Thomas Jefferson Papers

José Corrêa da Serra’s Plan for a Botanical Garden, [by 4 August 1820]

José Corrêa da Serra’s Plan for a Botanical Garden

[by 4 Aug. 1820]

Plan of a Botanic garden for a public school

on the most useful, and Less1 expensive plan.

Almost all the Botanic gardens seem rather destined to increase the catalogue of the species and genera of vegetables, than to furnish to students useful notions of the vegetable kingdom. They are filled with plants which though they may in future times turn useful, do not afford to the student any other information, but a bare name, and a few caracters to distinguish it from its neighbours very often as unmeaning as that plant itself. Such expensive gardens of mere curiosity, may be Left to the vanity of Nabobs or to the magnificence of Sovereigns. I am persuaded a greater profit with much Less expense could be obtained in a garden of a public school if the following plan was adopted.

1. In order that the knowledge of vegetables be a science, a clear idea must be given of vegetable anatomy and physiology. This only can furnish a solid and philosophical basis to Botany and agriculture. The Laws of the vitality of plants, their growth, decay, irritability, and excitability, power of external actions on them, must be taught and demonstrated, before teaching classification and nomenclature, which cannot be true if not grounded on this basis

2. A method must be taught of distinguishing plants, and getting acquainted with their species and genera. This method cannot be but artificial; that of Linné is good enough and easy. This part of botany may be justly called the art of botany, and though many persons, even professors take it for science, is at the bottom nothing more than an empty nomenclature and acquaintance with external forms of vegetables.

3.2 The true science which is coeval with the French revolution does not consist only in distinguishing plants by their external forms but in grouping them by all the assemblage of organisation, in the different orders of affinity in which nature has distributed them. It is incredible what consequences this new study has had3 in so short a time, on all the arts that depend from4 the knowledge of vegetables

4. The Last and most useful part, is the knowledge of the use of vegetables, for food of man and beast, for medicine, for dying,5 for building, for clothing, for ornament &a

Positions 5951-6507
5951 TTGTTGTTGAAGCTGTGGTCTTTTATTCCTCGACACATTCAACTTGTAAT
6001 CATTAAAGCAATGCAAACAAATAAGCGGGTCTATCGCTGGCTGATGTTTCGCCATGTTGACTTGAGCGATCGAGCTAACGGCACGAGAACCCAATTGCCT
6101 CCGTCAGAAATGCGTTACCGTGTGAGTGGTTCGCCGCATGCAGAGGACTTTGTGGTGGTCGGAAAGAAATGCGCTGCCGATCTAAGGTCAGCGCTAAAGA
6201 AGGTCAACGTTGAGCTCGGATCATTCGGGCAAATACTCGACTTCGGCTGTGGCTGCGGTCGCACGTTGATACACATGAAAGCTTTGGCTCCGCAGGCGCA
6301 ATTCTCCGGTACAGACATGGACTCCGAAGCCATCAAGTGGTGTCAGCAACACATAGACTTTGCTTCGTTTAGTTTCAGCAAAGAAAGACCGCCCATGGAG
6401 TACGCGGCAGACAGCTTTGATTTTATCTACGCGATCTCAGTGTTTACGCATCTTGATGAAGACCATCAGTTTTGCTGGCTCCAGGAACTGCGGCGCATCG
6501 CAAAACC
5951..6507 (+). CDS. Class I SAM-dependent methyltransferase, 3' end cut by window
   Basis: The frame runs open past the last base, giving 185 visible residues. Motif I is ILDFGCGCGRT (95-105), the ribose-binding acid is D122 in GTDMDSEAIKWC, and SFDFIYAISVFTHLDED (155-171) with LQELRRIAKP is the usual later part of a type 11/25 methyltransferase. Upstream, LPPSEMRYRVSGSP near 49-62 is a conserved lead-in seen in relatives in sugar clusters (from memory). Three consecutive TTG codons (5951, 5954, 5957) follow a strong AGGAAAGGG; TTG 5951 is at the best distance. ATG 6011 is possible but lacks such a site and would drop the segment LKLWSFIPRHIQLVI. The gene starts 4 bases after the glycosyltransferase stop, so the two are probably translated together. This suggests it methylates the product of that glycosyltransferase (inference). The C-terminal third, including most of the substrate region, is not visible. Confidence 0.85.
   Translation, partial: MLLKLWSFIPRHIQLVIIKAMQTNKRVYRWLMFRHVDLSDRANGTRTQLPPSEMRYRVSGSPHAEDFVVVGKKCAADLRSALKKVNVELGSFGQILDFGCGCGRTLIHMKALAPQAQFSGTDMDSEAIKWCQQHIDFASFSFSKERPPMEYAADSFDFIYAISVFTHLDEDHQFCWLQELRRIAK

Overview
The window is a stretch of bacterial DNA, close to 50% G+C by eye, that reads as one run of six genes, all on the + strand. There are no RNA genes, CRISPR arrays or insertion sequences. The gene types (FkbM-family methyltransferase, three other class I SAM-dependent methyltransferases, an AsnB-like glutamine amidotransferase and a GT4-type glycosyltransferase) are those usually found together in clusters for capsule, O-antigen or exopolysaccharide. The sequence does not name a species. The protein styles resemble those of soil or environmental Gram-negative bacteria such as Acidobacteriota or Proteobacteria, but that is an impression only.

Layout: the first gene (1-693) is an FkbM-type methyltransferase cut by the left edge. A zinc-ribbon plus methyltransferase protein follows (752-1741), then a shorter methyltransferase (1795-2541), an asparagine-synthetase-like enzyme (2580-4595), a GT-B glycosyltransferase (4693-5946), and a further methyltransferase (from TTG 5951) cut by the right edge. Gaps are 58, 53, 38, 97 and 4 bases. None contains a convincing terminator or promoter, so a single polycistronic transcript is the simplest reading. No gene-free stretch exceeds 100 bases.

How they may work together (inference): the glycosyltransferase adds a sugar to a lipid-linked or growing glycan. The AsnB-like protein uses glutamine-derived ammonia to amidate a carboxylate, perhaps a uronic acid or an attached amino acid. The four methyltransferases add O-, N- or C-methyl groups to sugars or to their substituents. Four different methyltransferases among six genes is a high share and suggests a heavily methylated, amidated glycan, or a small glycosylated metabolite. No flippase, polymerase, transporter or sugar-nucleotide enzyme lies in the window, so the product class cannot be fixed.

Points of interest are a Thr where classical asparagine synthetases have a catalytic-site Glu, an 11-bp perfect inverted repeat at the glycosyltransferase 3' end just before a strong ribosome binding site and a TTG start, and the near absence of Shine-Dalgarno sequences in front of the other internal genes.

5. There is also a sort of botanical erudition, about plants which have figured in history, for superstition, for civil usages, or that are mentioned by the great classical writers.

The plan proposed consists simply in this

That no plant be admitted in the garden, but such as are necessary to furnish samples for vegetable anatomy and physiological phenomena, or of the most important natural groupes, or which have economical or medical uses, or concur to the true intelligence of history and the great classical writers.

In this manner no plant would exist in the garden, about which the professor besides the name and the caracters, would not have also some valuable information to impart. It is evident, that at the end of a course of botany given on such plan by a competent professor, the students would have acquired more real knowledge, than if they had seen the external form, and Learned the names of ten times the number of plants requisite for such a course

Fifteen hundred plants at the utmost would be the necessary stock of a garden on this plan, and four acres of ground i estimate would be fully sufficient, even allowing to the plants that it would be useful to introduce in Virginia a much larger Lot than to the others, in order to obtain seeds to distribute through the country

I would add to these four acres, two more for a grove of trees, none of them of Virginia, but either from other states of the Union, or from other countries of temperate climates, that could grow here. This grove would require Little care and expense, and Leave the four acres unincumbered from trees, to the better culture of the other plants

MS (ViU: TJP); in Corrêa da Serra’s hand; undated, but evidently composed prior to his final departure from Monticello in August 1820 (see TJ to William Short, 4 Aug. 1820); endorsed by TJ: “Botanical garden for the University Mr Corea’s observations.” Tr (ViU: Ellen W. Randolph Coolidge Correspondence); prepared after TJ’s death in an unidentified hand; at head of text in Martha Jefferson Randolph’s hand: “by Mr Correa de Serra”; addressed: “For Mrs Randolph, Care of Joseph C. Coolidge Esqe, Boston”; stamped; postmarked University of Virginia, 3 Nov. Enclosed in TJ to John P. Emmet, 27 Apr. 1826.

linné: Carolus Linnaeus (Carl von Linné).

1Tr: “least.”

2Number not in Tr.

3Word interlined in place of “produced.”

4Tr: “upon.”

5MS: “diyng.” Tr: “dying.”

Index Entries

  • agriculture; study of search
  • botany; collegiate education in search
  • Corrêa da Serra, José; and University of Virginia search
  • Corrêa da Serra, José; Plan for a Botanical Garden search
  • dyeing search
  • fodder; mentioned search
  • food; vegetables search
  • French Revolution; mentioned search
  • gardens; J. Corrêa da Serra on search
  • Linnaeus, Carolus (Carl von Linné); and botany search
  • medicine; plants used as search
  • plants; and dyeing search
  • plants; medicinal properties of search
  • plants; uses of search
  • schools and colleges; and botanical gardens search
  • seeds; distribution of search
  • trees; and botanical gardens search
  • United States; distribution of seeds throughout search
  • Virginia, University of; Construction and Grounds; botanical garden for search